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New Method of Float Zone Crystal Growth Based on a Heated Load Coil With RF Power Supply

IP.com Disclosure Number: IPCOM000042169D
Original Publication Date: 1984-May-01
Included in the Prior Art Database: 2005-Feb-03
Document File: 1 page(s) / 13K

Publishing Venue

IBM

Related People

Kim, KM: AUTHOR [+3]

Abstract

The use of a heated load coil results in a uniform radial dopant distribution, and control of the float zone (FZ) crystal growth becomes rather easy. Conventional FZ silicon crystal growth uses a high frequency (usually 2.3 MHz) of RF power in conjunction with a water-cooled single turn coil. Due to the high frequency, only a shallow surface layer of approximately of 0.1 mm thickness of the polycrystal feed rod is melted. The solid-liquid interface shape of both the growing single crystal and the liquid polycrystal rod is convex toward the melt (Fig. 1a). This, in turn, causes a strong radial inhomogeneous dopant distribution in the crystal. This is one of the major disadvantages of the FZ technique as compared to the Czochralski technique.

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New Method of Float Zone Crystal Growth Based on a Heated Load Coil With RF Power Supply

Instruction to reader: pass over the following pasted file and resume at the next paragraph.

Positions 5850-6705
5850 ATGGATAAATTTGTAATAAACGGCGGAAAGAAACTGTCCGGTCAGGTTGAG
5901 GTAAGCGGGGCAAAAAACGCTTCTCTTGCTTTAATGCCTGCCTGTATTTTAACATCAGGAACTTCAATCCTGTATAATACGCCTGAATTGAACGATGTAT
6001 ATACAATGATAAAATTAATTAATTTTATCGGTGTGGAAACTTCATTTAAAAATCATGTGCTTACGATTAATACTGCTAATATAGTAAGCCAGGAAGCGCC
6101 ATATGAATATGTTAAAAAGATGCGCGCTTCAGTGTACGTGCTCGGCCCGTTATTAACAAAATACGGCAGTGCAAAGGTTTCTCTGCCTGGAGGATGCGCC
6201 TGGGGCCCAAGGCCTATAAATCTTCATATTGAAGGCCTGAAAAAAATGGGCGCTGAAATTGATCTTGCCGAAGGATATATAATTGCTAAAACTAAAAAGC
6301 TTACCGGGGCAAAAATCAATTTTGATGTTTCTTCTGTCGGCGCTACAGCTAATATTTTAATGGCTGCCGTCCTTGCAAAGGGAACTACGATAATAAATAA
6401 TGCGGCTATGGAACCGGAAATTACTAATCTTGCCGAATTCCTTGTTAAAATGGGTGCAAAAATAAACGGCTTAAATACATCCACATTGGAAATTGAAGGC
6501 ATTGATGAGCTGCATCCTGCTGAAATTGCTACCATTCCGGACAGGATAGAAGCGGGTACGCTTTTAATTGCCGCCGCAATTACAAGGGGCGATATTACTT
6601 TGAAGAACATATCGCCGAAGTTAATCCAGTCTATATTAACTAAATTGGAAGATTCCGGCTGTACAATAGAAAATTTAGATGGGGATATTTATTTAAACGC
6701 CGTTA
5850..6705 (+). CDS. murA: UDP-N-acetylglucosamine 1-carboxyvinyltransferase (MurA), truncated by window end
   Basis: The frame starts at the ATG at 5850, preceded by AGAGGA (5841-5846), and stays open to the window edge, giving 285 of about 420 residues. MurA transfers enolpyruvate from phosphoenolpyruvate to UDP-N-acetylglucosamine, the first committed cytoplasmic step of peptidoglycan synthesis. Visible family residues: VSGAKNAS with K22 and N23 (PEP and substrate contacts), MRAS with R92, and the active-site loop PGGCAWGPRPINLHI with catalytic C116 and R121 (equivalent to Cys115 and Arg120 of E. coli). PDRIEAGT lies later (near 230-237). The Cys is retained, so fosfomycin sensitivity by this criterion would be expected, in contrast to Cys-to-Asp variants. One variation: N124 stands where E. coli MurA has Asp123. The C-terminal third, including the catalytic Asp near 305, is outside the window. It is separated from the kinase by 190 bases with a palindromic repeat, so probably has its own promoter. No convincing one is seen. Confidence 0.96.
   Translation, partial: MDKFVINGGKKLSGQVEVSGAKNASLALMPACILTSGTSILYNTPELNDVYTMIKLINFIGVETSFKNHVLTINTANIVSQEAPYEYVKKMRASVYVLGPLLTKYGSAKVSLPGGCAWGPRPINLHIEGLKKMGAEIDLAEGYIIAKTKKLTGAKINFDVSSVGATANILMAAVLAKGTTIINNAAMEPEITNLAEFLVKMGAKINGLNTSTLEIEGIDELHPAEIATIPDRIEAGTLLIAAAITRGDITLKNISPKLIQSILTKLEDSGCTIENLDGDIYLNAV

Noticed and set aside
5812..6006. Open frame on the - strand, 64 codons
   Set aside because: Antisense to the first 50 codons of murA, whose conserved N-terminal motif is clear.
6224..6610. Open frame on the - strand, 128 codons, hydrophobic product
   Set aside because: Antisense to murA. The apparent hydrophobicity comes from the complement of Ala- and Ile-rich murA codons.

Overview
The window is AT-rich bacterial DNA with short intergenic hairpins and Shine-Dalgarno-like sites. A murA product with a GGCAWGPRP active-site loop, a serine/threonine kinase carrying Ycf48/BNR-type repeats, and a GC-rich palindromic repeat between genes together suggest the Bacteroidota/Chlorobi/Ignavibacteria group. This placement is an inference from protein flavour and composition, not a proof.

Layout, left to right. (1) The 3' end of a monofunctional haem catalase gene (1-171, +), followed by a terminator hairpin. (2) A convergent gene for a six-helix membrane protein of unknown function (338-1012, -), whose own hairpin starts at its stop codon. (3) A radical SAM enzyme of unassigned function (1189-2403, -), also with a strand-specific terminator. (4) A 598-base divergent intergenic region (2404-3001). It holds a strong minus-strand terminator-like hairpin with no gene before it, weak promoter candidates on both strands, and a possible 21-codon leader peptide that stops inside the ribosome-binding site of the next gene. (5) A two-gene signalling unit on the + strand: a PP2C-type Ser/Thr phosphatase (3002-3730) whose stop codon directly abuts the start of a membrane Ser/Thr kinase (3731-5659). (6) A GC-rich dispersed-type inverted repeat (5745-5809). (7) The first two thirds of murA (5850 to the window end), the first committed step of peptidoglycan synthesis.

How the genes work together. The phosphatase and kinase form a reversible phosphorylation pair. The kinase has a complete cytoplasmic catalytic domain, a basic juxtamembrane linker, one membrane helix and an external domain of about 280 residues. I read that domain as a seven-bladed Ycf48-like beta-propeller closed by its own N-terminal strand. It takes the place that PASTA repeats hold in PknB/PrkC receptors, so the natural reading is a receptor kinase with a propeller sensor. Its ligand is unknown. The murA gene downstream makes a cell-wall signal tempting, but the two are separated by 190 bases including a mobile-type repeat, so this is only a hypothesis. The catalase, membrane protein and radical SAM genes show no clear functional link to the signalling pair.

The use of a heated load coil results in a uniform radial dopant distribution, and control of the float zone (FZ) crystal growth becomes rather easy. Conventional FZ silicon crystal growth uses a high frequency (usually 2.3 MHz) of RF power in conjunction with a water-cooled single turn coil. Due to the high frequency, only a shallow surface layer of approximately of 0.1 mm thickness of the polycrystal feed rod is melted. The solid-liquid interface shape of both the growing single crystal and the liquid polycrystal rod is convex toward the melt (Fig. 1a). This, in turn, causes a strong radial inhomogeneous dopant distribution in the crystal. This is one of the major disadvantages of the FZ technique as compared to the Czochralski technique. FZ silicon crystal growth using low frequency (200-400 KHz) in conjunction with a water-cooled load coil has been tried in the past, and has the potential to improve the radial dopant distribution of FZ crystals. So far this technique failed to achieve any meaningful FZ crystal growth results, because the outer surface of the feed polycrystal rod is difficult to melt. The major problem encountered is the development of so-called "dendrites" which prevents a continuous melting of the feed rod. The invention described in this article prevents this "dendrite" melting problem. Fig. 1b illustrates a new approach to FZ silicon crystal growth, where a heated load coil is used in conjunction with an RF power supply. The frequency of the RF generator is medium (200-400 KHz) or high (N 2 MHz). Note that in the conventional FZ technique the coil is cooled continuously. In the new FZ method the heated load coil acts as a radiational heat source in addition to the conventional induction heating of...